A roundup of the sports information of the week

July 04, 1966
July 04, 1966

Table of Contents
July 4, 1966

Baseball's Week
19th Hole: The Readers Take Over

A roundup of the sports information of the week

BOATING—Jim Kilroy's Kialoa II crossed the finish line first in the 635-mile Newport-to-Bermuda race to take the Stone Trophy, but overall honors went to THUNDERBIRD, a Cal-40 sloop owned by T. Vincent Learson of Rye, N.Y. (page 32).

This is an article from the July 4, 1966 issue Original Layout

BOXING—Lightweight Champion CARLOS ORTIZ, 29, a Puerto Rican-born New Yorker who is campaigning for a seat in the New York Senate, retained his world title with a TKO over Johnny Bizzarro, 27, of Erie, Pa. in the 12th round of a scheduled 15-round bout in Pittsburgh's Civic Arena. "They are going to call me the fighting senator," said Ortiz.

Undefeated KIM KI-SOO, a 26-year-old South Korean, outpointed world junior middleweight champion Nino Benvenuti, 28, of Italy in a 15-round bout in Seoul, Korea, to become the first Korean ever to win a world title. The victory was Ki-Soo's 35th as a professional.

Argentinian OSCAR BONAVENA, 23, the South American heavyweight champion who wanted to play his mandolin and sing his national anthem before his 10-round bout in Madison Square Garden (Local 802 of the musicians' union said no), scored an upset when he won a split decision over George Chuvalo, the 28-year-old Canadian. In a preliminary six-rounder, BUSTER MATHIS of Grand Rapids, down to a svelte 240 pounds and unbeaten as a professional, stopped Everett Copeland of Brooklyn in 2:27 of the second round for his 10th victory.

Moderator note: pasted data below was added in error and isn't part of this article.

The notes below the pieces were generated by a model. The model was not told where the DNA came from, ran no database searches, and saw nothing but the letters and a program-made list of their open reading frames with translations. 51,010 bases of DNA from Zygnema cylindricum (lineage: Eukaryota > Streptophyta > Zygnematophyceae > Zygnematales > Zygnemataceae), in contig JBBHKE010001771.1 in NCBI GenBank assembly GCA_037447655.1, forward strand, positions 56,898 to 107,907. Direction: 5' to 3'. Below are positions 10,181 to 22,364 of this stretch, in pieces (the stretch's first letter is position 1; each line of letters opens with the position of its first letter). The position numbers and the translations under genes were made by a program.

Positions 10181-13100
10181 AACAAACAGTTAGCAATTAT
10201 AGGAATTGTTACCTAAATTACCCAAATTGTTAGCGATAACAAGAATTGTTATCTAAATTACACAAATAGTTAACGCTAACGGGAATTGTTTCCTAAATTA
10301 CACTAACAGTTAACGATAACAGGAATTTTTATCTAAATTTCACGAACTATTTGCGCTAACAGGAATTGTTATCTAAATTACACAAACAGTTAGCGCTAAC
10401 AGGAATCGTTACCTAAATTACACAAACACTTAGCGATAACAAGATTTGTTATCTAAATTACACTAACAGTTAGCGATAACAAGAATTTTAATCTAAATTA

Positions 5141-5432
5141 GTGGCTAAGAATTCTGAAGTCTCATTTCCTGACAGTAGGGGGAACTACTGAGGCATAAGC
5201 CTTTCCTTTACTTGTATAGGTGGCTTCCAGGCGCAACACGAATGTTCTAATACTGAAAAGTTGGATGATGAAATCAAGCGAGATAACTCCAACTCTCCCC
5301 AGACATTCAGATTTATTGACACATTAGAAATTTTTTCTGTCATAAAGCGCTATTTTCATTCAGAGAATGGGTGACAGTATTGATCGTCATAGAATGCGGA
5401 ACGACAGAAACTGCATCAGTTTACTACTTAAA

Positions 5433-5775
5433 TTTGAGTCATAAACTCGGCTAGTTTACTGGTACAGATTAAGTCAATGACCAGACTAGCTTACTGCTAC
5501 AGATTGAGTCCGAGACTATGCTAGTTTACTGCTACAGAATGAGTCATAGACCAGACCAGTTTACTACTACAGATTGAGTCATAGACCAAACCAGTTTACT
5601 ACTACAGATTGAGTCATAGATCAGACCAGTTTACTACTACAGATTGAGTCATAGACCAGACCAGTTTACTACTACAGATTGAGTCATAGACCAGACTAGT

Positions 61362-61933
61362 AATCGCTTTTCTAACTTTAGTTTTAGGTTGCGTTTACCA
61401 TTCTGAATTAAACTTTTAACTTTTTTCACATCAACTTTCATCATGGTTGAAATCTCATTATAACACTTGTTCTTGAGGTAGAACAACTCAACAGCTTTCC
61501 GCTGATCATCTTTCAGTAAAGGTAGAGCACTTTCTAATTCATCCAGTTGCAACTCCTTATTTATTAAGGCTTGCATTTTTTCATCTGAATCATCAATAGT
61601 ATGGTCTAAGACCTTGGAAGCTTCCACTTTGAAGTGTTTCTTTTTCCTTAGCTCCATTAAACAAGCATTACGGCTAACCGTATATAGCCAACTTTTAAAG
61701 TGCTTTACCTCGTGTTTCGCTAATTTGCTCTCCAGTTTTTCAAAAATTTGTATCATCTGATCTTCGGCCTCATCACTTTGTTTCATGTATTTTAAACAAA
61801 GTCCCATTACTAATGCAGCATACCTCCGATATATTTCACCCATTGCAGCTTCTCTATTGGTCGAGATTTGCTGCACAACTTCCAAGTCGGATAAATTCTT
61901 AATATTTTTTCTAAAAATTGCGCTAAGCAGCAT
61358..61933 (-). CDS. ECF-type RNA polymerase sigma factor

GOLF—JOYCE KAZMIERSKI, a 20-year-old coed from Michigan State, won the women's collegiate championship by defeating the University of Georgia's Bobbie Jo Gabrielsen 2 and 1 in the 36-hole final at Columbus, Ohio (page 56).

Bill Casper, still in top form after his win in the U.S. Open a week earlier, defended his Western Open title at the Medinah (Ill.) Country Club by firing a final-round 70 to win with a one-under-par 283. Gay Brewer Jr. finished second, three strokes behind.

Florida's BOB MURPHY, the national amateur champion, shot a four-under-par 67 in the final round to win the NCAA title in Stanford, Calif. with a one-under-par 283, two strokes better than Vinny Giles of the University of Georgia.

Carol Mann, with a 54-hole total of 214, finished two strokes ahead of Kathy Whitworth to take the LPGA Waterloo (Iowa) Women's Open.